Wednesday, August 12, 2009

DVD Report: Buskers

[post 020]

I used to buy more books than I'd ever have time to read; now I buy more DVDs than I have time to watch. A single movie with a couple of extra features is no big deal, it's those damn box sets! Silent film comedians are the worst. You used to have to frequent obscure film screenings to catch a glimpse of their work; now you can have all 47 shorts they were in, complete with learned commentary on where each scene was shot, who the cameraman was, and who the star was dating, all on your "bookshelf."

Hey, I'm not complaining exactly, but I thought it would be a good idea to use this blog to start sorting through what's on my shelves and what's destined to appear there soon, maybe even separate the wheat from the chaff, as we used to say back on the farm. It will no doubt get me buying more stuff, but at least this way I'll have to watch it.

Thus is born a new blog feature: DVD Report. And we start this feature with two intriguing but little known DVDs about street performance, Buskers: For Love or Money and Busker Central's Street Performance Video. Both DVDs showcase the work of street performers, primarily in the United States, but that's where the similarities end.

Buskers: For Love or Money
, subtitled The Story of Street Performers, is a fairly sophisticated hour-long documentary created by Mad Chad Taylor, the Venice Beach chainsaw juggler who, it turns out, is also a skilled filmmaker. In fact, the movie has already been in several film festivals, even winning Best Film at the 2008 DIY (do it yourself) Festival.

Instead of using a narrator, Taylor lets the performers speak for themselves on just about everything pertaining to their lifestyle: love of performing; love of money; extracting money from audiences; unhappy childhoods; the steep learning curve; personal relationships; dealing with audiences; dealing with police; competing for prime spots; travel; unusual experiences; etc. And since street performers have more than their share of unusual experiences, the documentary is chock full of anecdotes worth the telling.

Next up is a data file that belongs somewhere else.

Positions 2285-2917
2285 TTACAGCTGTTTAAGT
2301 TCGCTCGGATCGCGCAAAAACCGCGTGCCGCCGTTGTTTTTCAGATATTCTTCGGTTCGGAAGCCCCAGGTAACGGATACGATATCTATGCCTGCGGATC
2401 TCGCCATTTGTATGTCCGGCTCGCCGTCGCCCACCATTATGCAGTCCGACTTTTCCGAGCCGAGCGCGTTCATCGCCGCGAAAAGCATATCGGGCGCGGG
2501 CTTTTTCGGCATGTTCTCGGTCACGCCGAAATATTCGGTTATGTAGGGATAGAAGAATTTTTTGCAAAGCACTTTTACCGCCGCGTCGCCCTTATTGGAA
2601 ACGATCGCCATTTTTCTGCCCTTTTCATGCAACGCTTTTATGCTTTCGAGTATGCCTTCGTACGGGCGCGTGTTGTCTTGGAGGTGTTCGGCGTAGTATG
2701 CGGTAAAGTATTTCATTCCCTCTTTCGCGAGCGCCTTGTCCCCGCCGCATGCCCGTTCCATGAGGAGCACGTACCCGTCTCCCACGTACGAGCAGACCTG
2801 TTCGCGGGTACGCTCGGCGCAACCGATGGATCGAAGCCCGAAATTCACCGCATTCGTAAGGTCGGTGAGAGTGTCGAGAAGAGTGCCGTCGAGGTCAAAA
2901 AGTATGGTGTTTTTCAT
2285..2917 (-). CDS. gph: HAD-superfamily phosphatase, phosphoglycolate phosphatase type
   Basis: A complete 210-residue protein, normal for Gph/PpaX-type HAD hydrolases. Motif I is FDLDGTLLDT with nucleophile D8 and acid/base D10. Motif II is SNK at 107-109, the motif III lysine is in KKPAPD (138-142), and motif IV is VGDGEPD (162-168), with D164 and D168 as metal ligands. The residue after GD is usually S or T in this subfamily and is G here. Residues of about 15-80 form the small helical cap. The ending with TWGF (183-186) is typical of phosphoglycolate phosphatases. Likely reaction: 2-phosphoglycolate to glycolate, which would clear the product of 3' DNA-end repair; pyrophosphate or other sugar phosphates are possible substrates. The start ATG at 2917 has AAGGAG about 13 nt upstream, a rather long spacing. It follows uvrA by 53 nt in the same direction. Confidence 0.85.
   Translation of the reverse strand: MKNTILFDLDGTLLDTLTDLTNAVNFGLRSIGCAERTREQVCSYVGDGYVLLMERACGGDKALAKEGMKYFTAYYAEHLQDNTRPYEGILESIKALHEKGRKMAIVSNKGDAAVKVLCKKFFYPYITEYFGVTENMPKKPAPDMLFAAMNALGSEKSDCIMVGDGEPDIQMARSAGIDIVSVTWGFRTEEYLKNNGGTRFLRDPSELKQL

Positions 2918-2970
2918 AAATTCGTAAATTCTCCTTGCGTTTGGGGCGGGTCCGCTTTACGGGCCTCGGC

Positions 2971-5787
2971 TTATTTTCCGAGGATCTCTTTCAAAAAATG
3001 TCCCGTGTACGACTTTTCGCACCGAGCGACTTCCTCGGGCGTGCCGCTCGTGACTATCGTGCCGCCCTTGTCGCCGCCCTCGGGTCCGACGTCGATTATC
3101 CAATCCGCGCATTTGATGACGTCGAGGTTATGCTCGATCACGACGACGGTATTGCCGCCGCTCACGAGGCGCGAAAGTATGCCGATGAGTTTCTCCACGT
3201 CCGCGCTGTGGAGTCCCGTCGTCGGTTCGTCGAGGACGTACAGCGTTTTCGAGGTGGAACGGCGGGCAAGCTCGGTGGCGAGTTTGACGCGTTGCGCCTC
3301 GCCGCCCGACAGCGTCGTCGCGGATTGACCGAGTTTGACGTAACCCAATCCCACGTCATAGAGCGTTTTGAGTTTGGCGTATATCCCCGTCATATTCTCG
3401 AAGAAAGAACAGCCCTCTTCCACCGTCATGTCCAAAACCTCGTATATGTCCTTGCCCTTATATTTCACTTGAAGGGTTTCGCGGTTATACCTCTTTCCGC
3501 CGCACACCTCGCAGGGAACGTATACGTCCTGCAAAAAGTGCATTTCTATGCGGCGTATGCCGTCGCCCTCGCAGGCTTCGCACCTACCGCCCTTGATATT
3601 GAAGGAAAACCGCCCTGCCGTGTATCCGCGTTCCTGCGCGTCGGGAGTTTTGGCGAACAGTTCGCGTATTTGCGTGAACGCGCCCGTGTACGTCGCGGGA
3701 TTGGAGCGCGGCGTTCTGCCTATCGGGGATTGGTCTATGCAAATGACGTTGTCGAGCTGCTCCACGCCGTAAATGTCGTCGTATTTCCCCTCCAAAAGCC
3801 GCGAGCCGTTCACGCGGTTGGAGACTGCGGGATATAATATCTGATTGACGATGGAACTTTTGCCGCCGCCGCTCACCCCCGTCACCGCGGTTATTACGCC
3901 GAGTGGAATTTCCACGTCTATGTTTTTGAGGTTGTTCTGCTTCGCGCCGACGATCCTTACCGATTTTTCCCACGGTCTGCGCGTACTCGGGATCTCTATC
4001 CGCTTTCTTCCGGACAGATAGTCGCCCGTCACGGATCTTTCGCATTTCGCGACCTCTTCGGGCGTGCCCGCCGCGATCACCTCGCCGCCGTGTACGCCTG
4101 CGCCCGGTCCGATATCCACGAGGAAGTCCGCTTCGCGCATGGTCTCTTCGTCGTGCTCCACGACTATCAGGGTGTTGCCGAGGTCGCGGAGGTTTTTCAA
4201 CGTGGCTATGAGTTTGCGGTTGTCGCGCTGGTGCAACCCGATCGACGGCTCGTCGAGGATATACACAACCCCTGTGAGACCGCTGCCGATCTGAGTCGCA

What makes the documentary move along so well is that Taylor has excellent footage to illustrate the commentary, as we travel from Venice Beach to San Francisco to New York to Amsterdam and back, watching street performers in action. When he talks about performance accidents, we see them. Unruly spectators, ditto. Impending rain ruining a street performer's day? He's got the shot of a performer desperately trying to finish his act and pass the hat before the crowds rush for shelter. And he edits it well.

Here's some sample footage:

Although there's a ton of performance shots on the DVD, it's definitely a highlight reel. There are no lengthy sequences, nothing like a complete act. We get to meet 96 performers, but none of them all that well. But I don't mean that as a criticism, because Taylor does an excellent job of weaving together all these stories and themes that make up the life of the street performer. Plus it's quite entertaining!

Busker Central's Street Performance Video is a less ambitious work, about 30 minutes long, with no discernible thru-line, most of it apparently shot at the Buskerfest in Boulder, Colorado (USA). The DVD is broken up into short (a minute or two) clips such as the following:

As you can see, these come across as short promos you might flash on a screen somewhere, but as a DVD it gets tiresome, like watching a reel of TV background footage. I'd rather see more of the performers actually performing and fewer canned transitions and cheesy video effects, or themes (Top Secret, Twilight Zone, Outer Limits) that have nothing to do with the subject matter. I don't want to sound harsh, it's all well intentioned and does make me want to go to the festival, but as a DVD the whole thing feels like a student project, big on tricks, short on content.

Should I Buy These?
You can buy Buskers: For Love or Money here for $25. Yes, that's a lot of money for an hour-long DVD, but it probably won't make a film festival near you or make it to Netflix. It's a niche-market DVD and — guess what, guys — you're the niche. So if you want filmmakers and DVD companies to produce work that's not just the standard commercial fare, I'd say once in a while you might want to forego that $5 or more you pay for a beer in a bar, go to Bottle King instead and drink on the street corner out of a brown paper bag, then put those extra bucks toward supporting work in the field. Just a thought....

As for
Busker Central's Street Performance Video, the decision is easier because it's free! Just click here. Okay, it's $5 for postage and handling, but still, how can you go wrong? What you should definitely do, however, is to check out the Busker Central web site, which has a ton of goodies. You do have to register (also free), but it looks to be an excellent resource.

Coming soon to DVD Report: the new Becoming Charley Chase dvd


Anonymous said...

BC's DVD isn't a documentary. You're comparing apples to oranges and we already know they're
different. You should have compared a documentary to a documentary. You also forgot to mention that BC isn't trying to turn a profit. In fact, even though there are hundreds of more buskers on BC's DVD, all of their clips featured are free for instant download at their sight. Cost=$0

Anonymous said...

You're like a gawker in the back row booing a free show...totally classless and now moot - I just saw BC has 3 free discs...I'll be sure not to follow your advice.